Dwarf Galaxies with Ionizing Radiation Feedback II: Spatially-resolved Star Formation Relation Page: 7 of 16
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Dwarf Galaxies with Radiation Feedback. II
log[ SFR from Estimated Ha Emission (M.,yr/kpe2 )]
S 10D 15 2DD 250
x (20 kpc)
log[ Approx. H, Surface Density (Mpc2 ) ]
S 100 SO 200
x (20 kpc)
FIG. 7. Estimated SFR surface density (left, in M yr-i kpc-2, from mock Ha emission) and H2 surface density (right, in M pc-2). Shown at 13.3 Myr
into the high-resolution evolution of the MC-RTF run in a 20 kpc box centered on the galactic center. The same mock observation technique as in Figure 5 is
employed with uniform 50 pc resolution. The central region of radius 2.5 kpc is cut out in these maps (inner dashed circle; see 2 and 5.2). The locations of 50
local maxima are marked with black circles. Note that star-forming clumps are highly clustered; compare with the projected density in the left panel of Figure 1.
2011). Here Z' is the metallicity normalized to the solar value,
ad is the mean extinction cross section by dust per hydrogen
nucleus, pH is the mean mass per hydrogen nucleus, and pgas
is in the unit of g cm-3.
We hereafter define pH2, est fH2 Pgas and EH2, est as the H2
(surface) density evaluated from a simulated galaxy. This is to
emphasize that the our H2 density is an approximate estimate,
not a real value which is explicitly followed in simulations. In
Appendix B we discuss whether the use of the Krumholz et al.
(2008, 2009a) equilibrium model is adequate in our experi-
ment to determine molecular gas content. We also note that
in observational studies, '2CO J 1 -> 0 transition line emis-
sion is typically used to trace molecular gas, and we are ne-
glecting any additional scatter in the SFR relation that might
be induced by spatially-variable CO-to-H2 conversion factors.
The observations of the spatially-resolved star formation law
to which we will compare below all target normal spiral galax-
ies of roughly solar metallicity, and both observations and the-
oretical investigations of the CO-to-H2 conversion factor in
such galaxies suggest that its variation is at the factor of ~ 2
level (e.g. Wolfire et al. 2010; Narayanan et al. 2011, 2012;
Feldmann et al. 2012a,b; Bolatto et al. 2013). Thus the error
we make by neglecting this aspect of the observations is likely
to be a fairly modest effect.
5.1.3. Correlation Between SFR and H2 Surface Densities
Because the location of ionized gas is self-consistently
computed in our high-resolution radiation hydrodynamics
simulation, we are able to investigate the correlation between
ionized and molecular gas in detail. With PSFR,est and pH2,est
estimated as above, projections of both densities can be read-
ily generated. One such example is shown in Figure 5 where
a face-on projection of SFR density, EsFR,est, and that of H2
density, EH2,est, are produced and compared side by side.
These maps are generated with uniform 15 pc resolution at
13.3 Myr into the high-resolution evolution of the MC-RTF
run, in a 3 kpc box centered on a gas clump that harbors mul-
tiple young SFMC particles. Also displayed are the locations
of 20 local maxima of each map marked with black circles.11
The resolution of these maps can be regarded as a mock ob-
servation equivalent of an aperture size (diameter) in photo-
metric observations of local galaxies. For Figure 5, the reso-
lution of 15 pc is chosen in order to demonstrate how the loca-
tions of peaks in one map differ from the ones in the other. In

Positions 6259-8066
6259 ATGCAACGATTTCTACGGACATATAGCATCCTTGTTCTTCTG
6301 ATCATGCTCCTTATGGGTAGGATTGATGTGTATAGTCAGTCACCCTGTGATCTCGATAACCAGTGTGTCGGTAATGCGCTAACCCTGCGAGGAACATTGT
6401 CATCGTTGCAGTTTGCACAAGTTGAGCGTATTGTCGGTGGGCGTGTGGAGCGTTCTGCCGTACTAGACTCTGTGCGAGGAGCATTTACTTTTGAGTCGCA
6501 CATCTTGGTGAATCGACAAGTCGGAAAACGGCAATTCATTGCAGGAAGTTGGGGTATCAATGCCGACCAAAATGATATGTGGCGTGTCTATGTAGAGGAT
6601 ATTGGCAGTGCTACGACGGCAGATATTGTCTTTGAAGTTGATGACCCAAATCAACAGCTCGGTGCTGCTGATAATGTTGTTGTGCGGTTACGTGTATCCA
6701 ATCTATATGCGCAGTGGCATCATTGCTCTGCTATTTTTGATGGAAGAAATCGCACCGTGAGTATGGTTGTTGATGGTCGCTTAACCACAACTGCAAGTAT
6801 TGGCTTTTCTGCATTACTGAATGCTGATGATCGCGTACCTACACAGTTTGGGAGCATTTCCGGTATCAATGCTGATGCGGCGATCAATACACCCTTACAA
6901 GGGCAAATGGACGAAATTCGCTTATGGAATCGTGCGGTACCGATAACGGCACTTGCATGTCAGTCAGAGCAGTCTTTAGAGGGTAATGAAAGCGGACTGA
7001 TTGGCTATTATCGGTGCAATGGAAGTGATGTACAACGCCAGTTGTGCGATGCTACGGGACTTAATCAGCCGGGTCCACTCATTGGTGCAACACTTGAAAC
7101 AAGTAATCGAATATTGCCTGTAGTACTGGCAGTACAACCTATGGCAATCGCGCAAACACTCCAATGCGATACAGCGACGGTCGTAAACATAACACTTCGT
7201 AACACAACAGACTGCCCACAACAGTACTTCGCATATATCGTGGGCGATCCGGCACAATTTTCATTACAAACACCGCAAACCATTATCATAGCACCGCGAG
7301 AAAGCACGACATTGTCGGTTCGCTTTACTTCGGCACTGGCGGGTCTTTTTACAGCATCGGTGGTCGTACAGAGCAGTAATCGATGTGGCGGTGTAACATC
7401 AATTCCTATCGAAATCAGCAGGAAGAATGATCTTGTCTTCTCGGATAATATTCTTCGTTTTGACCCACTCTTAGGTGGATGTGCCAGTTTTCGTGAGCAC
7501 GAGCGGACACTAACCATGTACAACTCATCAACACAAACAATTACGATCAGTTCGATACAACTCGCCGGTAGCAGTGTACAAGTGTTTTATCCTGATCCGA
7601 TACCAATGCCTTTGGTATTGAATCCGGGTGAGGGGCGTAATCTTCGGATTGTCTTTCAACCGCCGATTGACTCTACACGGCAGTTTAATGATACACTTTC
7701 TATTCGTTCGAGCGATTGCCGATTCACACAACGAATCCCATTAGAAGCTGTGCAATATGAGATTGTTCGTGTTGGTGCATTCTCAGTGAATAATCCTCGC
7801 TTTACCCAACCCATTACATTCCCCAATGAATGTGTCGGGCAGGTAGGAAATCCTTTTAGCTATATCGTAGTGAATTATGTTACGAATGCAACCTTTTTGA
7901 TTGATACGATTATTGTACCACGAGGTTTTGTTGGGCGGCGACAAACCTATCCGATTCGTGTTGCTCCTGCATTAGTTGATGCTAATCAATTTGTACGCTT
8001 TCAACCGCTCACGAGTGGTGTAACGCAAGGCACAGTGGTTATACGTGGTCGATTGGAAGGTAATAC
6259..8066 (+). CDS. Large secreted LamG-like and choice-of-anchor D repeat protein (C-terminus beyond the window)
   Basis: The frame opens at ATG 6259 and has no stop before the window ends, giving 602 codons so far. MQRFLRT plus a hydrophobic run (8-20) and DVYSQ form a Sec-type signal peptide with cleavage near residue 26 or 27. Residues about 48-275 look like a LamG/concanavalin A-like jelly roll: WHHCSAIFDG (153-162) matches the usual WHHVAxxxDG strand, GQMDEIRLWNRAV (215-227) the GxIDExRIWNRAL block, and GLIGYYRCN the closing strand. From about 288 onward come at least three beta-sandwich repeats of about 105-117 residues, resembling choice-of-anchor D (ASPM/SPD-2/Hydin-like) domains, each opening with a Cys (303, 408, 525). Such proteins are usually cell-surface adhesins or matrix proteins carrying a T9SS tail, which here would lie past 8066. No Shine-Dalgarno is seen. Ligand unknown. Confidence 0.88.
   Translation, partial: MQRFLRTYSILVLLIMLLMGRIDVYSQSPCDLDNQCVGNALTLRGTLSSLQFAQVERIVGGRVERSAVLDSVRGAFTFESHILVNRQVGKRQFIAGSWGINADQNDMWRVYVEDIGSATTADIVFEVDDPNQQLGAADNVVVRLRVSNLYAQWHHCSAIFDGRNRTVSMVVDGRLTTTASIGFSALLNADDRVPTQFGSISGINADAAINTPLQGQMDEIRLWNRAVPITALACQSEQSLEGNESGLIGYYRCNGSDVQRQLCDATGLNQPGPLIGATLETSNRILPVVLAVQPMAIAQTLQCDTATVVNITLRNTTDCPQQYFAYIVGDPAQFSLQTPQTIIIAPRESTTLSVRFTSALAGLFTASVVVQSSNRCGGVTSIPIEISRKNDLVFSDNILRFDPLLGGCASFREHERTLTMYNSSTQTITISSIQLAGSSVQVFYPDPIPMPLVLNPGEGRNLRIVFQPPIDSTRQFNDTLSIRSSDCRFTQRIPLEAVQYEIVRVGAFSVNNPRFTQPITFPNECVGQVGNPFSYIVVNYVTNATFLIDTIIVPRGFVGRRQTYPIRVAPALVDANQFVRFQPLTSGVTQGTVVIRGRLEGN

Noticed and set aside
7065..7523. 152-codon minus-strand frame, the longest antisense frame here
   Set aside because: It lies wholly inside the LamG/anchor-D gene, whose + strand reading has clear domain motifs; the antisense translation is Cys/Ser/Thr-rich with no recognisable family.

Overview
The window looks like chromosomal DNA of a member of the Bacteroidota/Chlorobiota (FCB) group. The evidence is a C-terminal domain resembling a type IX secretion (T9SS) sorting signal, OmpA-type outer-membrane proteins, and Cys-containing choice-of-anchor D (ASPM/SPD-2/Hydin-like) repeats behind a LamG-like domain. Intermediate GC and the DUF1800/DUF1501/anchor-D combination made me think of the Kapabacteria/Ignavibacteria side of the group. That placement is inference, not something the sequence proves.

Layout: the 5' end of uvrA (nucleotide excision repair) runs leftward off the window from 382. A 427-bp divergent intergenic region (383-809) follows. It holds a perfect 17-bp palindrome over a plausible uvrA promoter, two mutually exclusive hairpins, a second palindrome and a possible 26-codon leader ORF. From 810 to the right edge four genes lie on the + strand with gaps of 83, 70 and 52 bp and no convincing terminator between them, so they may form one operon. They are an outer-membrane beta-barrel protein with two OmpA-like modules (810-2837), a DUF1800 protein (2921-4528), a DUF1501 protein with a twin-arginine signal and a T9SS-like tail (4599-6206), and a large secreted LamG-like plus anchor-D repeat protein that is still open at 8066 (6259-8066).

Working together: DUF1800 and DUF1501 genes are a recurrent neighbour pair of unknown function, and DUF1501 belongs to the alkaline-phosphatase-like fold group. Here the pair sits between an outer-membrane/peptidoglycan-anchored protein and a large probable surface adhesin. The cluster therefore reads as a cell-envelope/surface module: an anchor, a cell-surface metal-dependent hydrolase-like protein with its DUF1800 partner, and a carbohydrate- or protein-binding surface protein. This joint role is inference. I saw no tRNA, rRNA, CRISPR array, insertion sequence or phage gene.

these images, it is unmistakable that Ha peaks and H2 peaks
are closely related, but they do not always coincide perfectly.
This experiment verifies the proposition we discussed in the
beginning of this section. That is, the site of highly ionized
gas (typically identified with Ha peaks) may not necessar-
ily overlap with the site of on-going star formation (typically
identified with H2 peaks).
To portray this discrepancy in a clearer way, in Figure 6 we
place the local maxima of Figure 5 on the plane of SFR sur-
face density, EsFR, est, and H2 surface density, EH2, est. Both
axes represent estimated values from the simulated galaxy,
MC-RTF, at 13.3 Myr into the high-resolution evolution. Each
data point can be regarded as a 15 pc aperture average at the
local maxima in the map of either EsFR,est or EH2,est. SFR sur-
face density peaks are marked with blue circles and H2 peaks
with red circles. It is obvious that the EsFR, est peaks are not
necessarily the peaks in EH2,est map, and vice versa. Further,
some data points suggest that EsFR,est peaks could have very
low EH2,est (upper left in the panel), and vice versa (lower
right in the panel). In other words, the locations of highly ion-
ized gas do not precisely correlate with those of dense molec-
ular gas. The discrepancy can be encapsulated by a separation
between the averages of the two sets of peaks. A blue star
represents the average EsFR, est and EH2, est for the peaks of the
ESFR,est map, whereas a red filled circle represents the average
for the peaks of the EH2, est map. The separation between the
blue star and the red filled circle characterizes how well Ha
performs as star formation tracers. The separation becomes
1oUsing FixedResolutionBuffer in yt (Turk et al. 2011) that deposits
meshes of varying sizes into a pixelized, fixed-resolution array.
t Using maximum filter in scipy package at http://www.scipy.org/.
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Kim, Ji-hoon; Krumholz, Mark R.; Wise, John H.; Turk, Matthew J.; Goldbaum, Nathan J. & Abel, Tom. Dwarf Galaxies with Ionizing Radiation Feedback II: Spatially-resolved Star Formation Relation, article, October 21, 2013; United States. (https://digital.library.unt.edu/ark:/67531/metadc867631/m1/7/: accessed July 22, 2019), University of North Texas Libraries, Digital Library, https://digital.library.unt.edu; crediting UNT Libraries Government Documents Department.